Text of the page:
You have to place the correct trap into the slot on the portal for each type of character to trap them, and you can hold one character per trap. So for every element in the game you’ll need a Trap Master character and a trap if you want to have a chance at seeing everything in the game. You begin to see why this series can make parents grumpy.
It’s a system designed to separate you from your money
Trapping a character leads to a neat audio illusion where the sound of their voice fades from the television speakers and begins to come through the built-in speaker on the portal as a hidden light causes the plastic trap to blink along with the words. It’s a simple magic trick, but it gives you the feeling of bringing characters from the game into the real world.
It’s fun to dig through your pile of traps to find the right one to grab an enemy you can later use in the game itself, but it all begins to add up when each of those traps costs $7. Children will be asking for more traps so they can play as their favorite enemy, and of course they’ll want at least one toy of every type so they can find all the hats and trinkets that allow you to customize each character. It’s a system designed to separate you from your money, and it’s brutally efficient at doing just that.
The game is excellent at rewarding you for spending money, but it’s also a sort of transitional game for players who are getting ready for more complex titles.
Trap Team almost acts as a sort of training device for young children who may grow into other genres as they get older, as the game provides basic versions of tower defense games, trading card games, simple flying levels, side-scrolling classical platforming and even sly references to MOBA design and bullet-hell shooters. It’s not such a large leap from the newest version of the "Skystone" card game in Trap Team to Hearthstone, after all.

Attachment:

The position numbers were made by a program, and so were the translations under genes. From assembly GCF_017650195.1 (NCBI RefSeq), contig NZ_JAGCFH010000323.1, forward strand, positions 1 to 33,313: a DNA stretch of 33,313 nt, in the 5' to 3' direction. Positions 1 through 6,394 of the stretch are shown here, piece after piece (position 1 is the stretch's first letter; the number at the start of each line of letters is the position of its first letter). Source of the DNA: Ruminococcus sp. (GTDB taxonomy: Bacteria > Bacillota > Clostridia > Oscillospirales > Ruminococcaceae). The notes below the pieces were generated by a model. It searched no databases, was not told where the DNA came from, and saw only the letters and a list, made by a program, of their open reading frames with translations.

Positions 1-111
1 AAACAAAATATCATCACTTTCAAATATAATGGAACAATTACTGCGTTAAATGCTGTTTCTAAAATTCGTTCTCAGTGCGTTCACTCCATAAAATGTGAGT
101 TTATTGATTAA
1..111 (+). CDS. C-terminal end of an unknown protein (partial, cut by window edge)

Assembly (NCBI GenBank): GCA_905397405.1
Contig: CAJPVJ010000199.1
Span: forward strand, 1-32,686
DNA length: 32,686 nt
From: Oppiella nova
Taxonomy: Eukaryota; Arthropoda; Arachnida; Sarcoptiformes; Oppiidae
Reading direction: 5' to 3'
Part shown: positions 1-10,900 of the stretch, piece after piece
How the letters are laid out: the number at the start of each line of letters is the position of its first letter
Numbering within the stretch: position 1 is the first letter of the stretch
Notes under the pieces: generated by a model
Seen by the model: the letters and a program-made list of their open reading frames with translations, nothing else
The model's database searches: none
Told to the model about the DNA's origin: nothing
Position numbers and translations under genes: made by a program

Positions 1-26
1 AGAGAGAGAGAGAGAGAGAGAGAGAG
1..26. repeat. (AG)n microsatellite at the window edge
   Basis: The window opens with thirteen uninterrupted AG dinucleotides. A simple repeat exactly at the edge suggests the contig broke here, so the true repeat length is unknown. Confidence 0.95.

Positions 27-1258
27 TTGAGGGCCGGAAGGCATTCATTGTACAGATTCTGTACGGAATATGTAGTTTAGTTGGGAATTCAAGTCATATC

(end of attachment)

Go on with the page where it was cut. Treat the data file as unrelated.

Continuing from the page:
Toys for Bob felt comfortable ransacking the world of gaming for ideas and concepts, and every one of them is integrated into the game in a way that’s inviting and fun rather than frustrating. Every mechanic and concept is explained clearly, with copious voice-acting for younger children who may not be able to read, and you can even buy inexpensive keys with in-game gold to bypass some of the trickier puzzles or minigames.
Trap Team is a game that knows how to weave all of its elements together into moments of wonder, and you’ll often notice the game’s music, art, level design and puzzles work together to present a level’s theme in a way that feels effortless. Combine these moments, of which there are many, with a wide variety of for-pay characters each with their own attacks and means of locomotion and you have a game that consistently plays with its own formula to show you something delightful.